These articles are designed for general information only. The information presented in these articles should not be construed to be formal legal advice nor the formation of an attorney/client relationship.
Got a Traffic Ticket - Now What?
Traffic laws are frequently violated by many people, but there are consequences to violation of those laws, primarily financial. As a private citizen or a business owner, everyone is subject to those costs if you, a member of your family, or one of your workers is convicted of a traffic violation. This article is intended to better help you understand those consequences. I have spent time as an assistant district attorney prosecuting traffic cases, and I have worked as a defense attorney defending traffic citations. Hopefully, some of my observations will be helpful to you. (read more)
General Liability Insurance Coverage for Faulty Construction
In addition to insurance policies such as those covering workman’s compensation, premises liability, and vehicle liability, many business owners have also purchased a comprehensive general liability (CGL) policy. The idea is to provide insurance for liability that may not be covered by other policies. But, what does the policy actually cover? (read more)
Last Furnishing and Lien Rights
Most contractors are aware that, if the Owner or General Contractor on a private project fails to pay for labor or materials, the person supplying the labor or materials may file a mechanics’ lien. Most contractors are also aware of the two strict time limits contained in Chapter 44A of the North Carolina statutes - 120 consecutive calendar days for filing a lien and 180 consecutive calendar days for perfecting that lien by filing a lawsuit. (read more)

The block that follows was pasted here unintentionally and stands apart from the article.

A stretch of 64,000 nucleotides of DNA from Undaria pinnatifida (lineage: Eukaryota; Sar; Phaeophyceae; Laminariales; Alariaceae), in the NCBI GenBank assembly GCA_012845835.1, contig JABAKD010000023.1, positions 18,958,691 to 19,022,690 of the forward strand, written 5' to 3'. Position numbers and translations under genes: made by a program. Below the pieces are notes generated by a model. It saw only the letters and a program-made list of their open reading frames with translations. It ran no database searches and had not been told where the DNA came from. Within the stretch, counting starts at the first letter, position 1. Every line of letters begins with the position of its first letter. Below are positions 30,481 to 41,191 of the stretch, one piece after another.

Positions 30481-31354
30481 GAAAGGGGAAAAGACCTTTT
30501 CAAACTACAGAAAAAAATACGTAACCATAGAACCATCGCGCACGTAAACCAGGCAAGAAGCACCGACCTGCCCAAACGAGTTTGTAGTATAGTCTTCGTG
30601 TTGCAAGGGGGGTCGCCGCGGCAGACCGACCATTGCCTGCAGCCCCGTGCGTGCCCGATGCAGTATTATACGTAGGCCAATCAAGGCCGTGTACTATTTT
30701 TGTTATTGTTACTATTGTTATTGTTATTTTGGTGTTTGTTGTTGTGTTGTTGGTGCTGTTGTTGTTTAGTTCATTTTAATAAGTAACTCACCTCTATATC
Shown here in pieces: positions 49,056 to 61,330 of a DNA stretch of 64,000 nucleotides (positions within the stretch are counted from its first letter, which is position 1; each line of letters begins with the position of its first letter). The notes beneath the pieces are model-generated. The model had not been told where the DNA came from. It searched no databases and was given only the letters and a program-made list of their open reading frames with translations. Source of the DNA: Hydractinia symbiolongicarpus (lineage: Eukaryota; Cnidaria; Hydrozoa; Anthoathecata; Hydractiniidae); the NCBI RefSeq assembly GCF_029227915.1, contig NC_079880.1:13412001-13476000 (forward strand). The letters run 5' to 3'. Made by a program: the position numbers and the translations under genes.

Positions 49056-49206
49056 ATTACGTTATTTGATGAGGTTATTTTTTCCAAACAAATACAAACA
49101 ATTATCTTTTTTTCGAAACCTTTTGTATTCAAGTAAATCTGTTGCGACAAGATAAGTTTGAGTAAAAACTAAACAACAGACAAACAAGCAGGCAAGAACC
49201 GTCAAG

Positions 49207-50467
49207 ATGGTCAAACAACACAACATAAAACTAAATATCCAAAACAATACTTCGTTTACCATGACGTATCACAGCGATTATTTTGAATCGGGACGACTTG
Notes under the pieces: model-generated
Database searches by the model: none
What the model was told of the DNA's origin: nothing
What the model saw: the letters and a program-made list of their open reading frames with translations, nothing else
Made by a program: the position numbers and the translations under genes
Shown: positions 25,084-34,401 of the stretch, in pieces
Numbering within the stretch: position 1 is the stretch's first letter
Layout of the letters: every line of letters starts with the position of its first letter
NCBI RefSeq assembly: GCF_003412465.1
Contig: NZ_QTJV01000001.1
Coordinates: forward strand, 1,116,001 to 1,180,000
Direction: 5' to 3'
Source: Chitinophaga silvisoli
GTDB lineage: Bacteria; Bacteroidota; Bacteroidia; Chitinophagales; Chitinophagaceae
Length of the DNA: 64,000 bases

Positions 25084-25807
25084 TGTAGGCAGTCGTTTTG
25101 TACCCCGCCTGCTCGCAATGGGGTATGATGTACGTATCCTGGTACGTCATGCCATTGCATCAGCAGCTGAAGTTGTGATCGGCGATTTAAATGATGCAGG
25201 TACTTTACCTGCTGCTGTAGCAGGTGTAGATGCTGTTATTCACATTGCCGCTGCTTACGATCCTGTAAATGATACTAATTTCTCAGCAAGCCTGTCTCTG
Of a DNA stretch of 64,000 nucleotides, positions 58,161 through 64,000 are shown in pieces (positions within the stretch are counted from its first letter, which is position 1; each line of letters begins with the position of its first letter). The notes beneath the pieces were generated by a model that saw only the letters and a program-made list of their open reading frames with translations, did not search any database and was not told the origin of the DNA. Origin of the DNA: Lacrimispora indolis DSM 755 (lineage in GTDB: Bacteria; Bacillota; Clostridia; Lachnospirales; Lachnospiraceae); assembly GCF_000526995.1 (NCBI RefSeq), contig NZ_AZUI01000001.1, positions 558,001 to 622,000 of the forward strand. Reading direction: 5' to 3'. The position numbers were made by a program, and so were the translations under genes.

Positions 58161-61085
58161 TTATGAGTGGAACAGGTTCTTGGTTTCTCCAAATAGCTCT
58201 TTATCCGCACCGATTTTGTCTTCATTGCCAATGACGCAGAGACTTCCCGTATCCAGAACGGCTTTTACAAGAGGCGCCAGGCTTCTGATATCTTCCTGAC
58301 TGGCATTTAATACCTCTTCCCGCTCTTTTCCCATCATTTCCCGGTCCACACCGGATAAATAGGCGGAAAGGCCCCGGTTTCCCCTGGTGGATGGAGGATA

Triggering the Statutes of Limitations for Construction Claims
In order to avoid potential open-ended liability for an indefinite period of time, the North Carolina Legislature has enacted various statutes of limitations. The time in which to file a lawsuit regarding improvements to real property is primarily governed by two statutes, N.C. Gen. Stat. §1-50 and N.C. Gen. Stat. §1-52. First, N.C. Gen. Stat. §1-50 sets an outside time limit of six years for filing a lawsuit to “recover damages based upon or arising out of the defective or unsafe condition of an improvement to real property.” (read more)